11/01 Is This Normal?

Quote From: fidosmommy

I'm a church pastor who has given up trying to get members to understand that wreaths, trees, mistletoe, and red and green have nothing whatsoever to do with Christmas and are indeed symbols of pagan religions.  But, if they want to celebrate with over the top decorating and gift buying, I guess I won't be able to stop them.   I wonder what the originator of Christmas thinks about it, though. 

 

I grew up in a midwestern, mid-sized city where the local political cartoonist used the same cartoon every Christmas day for years on end.  Hugh Haynie depicted a person staring off into air, holding his incredibly full Christmas gift list.  He thinks to himself "Have I forgotten anybody?"

as the One whose birthday it is is looking over his shoulder, finding his name nowhere on the list.

 

I personally decided years ago that Christmas cards, parties, clothes, foods and the like would be eliminated from my celebrations.  I would only do those things that put Christ at the center.  Since that decision, Christmas has become happier, longer-lasting, with absolutely no post-holiday let-down.  After Christmas comes the rest of the Christian year with an equal amount of meaning and joy.  I would never want to return to the shopping malls and kitchen to find Christmas. 

 

Thank you for listening.  Nobody else around here will!   <grin>

 I'm a Christian whose children go trick or treating AND whose pastor hands out candy and treats to the kids. A lot of churches in our area use this as an evanglism tool. I love going to parties and dressing up and being silly. I also,do the tree for Christmas, presents etc. Some of those traditions may have pagan origins but, it's about what they are for us (tradition, connection with our family's past) Not about their origins. That kinda logic would keep me from using technology as it was advanced mostly by war. Jesus knows my heart and intentions THAT'S what matters most.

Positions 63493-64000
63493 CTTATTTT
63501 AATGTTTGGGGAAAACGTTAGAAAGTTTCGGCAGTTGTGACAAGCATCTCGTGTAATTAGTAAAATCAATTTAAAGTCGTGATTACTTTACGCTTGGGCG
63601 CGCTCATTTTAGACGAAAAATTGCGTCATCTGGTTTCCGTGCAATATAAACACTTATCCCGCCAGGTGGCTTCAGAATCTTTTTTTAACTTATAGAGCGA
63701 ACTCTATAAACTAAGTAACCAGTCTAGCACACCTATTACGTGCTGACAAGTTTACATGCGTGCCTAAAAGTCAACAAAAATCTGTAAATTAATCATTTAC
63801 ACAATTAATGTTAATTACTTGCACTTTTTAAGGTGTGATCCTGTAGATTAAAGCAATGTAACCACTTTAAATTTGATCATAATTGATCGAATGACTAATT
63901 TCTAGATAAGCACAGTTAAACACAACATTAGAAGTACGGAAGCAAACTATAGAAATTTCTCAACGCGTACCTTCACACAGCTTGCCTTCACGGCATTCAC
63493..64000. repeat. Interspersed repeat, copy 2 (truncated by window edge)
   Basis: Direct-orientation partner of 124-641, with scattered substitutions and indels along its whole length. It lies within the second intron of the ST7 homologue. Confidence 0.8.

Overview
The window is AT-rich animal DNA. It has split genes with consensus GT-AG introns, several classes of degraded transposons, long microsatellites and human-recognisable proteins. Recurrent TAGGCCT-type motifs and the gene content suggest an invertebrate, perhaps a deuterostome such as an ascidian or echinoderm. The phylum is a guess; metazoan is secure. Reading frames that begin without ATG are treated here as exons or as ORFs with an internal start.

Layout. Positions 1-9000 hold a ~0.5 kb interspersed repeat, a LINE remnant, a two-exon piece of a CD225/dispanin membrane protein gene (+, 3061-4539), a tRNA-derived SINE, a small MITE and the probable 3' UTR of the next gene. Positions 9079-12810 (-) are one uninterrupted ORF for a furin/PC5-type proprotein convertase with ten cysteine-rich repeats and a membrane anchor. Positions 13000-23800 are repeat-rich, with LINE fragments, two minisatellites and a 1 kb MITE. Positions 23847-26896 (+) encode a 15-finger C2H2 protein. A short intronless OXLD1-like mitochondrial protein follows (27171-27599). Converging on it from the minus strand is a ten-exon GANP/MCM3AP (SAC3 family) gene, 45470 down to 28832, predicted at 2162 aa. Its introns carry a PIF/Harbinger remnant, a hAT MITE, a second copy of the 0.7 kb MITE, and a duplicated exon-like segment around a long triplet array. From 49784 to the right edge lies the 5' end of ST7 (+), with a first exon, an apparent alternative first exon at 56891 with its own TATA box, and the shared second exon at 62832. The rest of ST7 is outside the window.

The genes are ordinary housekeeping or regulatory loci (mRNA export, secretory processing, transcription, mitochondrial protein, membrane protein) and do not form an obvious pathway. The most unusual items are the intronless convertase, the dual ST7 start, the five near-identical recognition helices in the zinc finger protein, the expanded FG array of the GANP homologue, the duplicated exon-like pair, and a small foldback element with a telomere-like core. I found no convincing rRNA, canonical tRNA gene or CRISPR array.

October 29, 2006, 10:28 am CST

11/01 Is This Normal?

Quote From: fidosmommy

I'm a church pastor who has given up trying to get members to understand that wreaths, trees, mistletoe, and red and green have nothing whatsoever to do with Christmas and are indeed symbols of pagan religions.  But, if they want to celebrate with over the top decorating and gift buying, I guess I won't be able to stop them.   I wonder what the originator of Christmas thinks about it, though. 

 

I grew up in a midwestern, mid-sized city where the local political cartoonist used the same cartoon every Christmas day for years on end.  Hugh Haynie depicted a person staring off into air, holding his incredibly full Christmas gift list.  He thinks to himself "Have I forgotten anybody?"

as the One whose birthday it is is looking over his shoulder, finding his name nowhere on the list.

 

I personally decided years ago that Christmas cards, parties, clothes, foods and the like would be eliminated from my celebrations.  I would only do those things that put Christ at the center.  Since that decision, Christmas has become happier, longer-lasting, with absolutely no post-holiday let-down.  After Christmas comes the rest of the Christian year with an equal amount of meaning and joy.  I would never want to return to the shopping malls and kitchen to find Christmas. 

 

Thank you for listening.  Nobody else around here will!   <grin>

I guess I don't understand. This is something I have been trying to understand for a loooong time now and maybe you can answer this for me.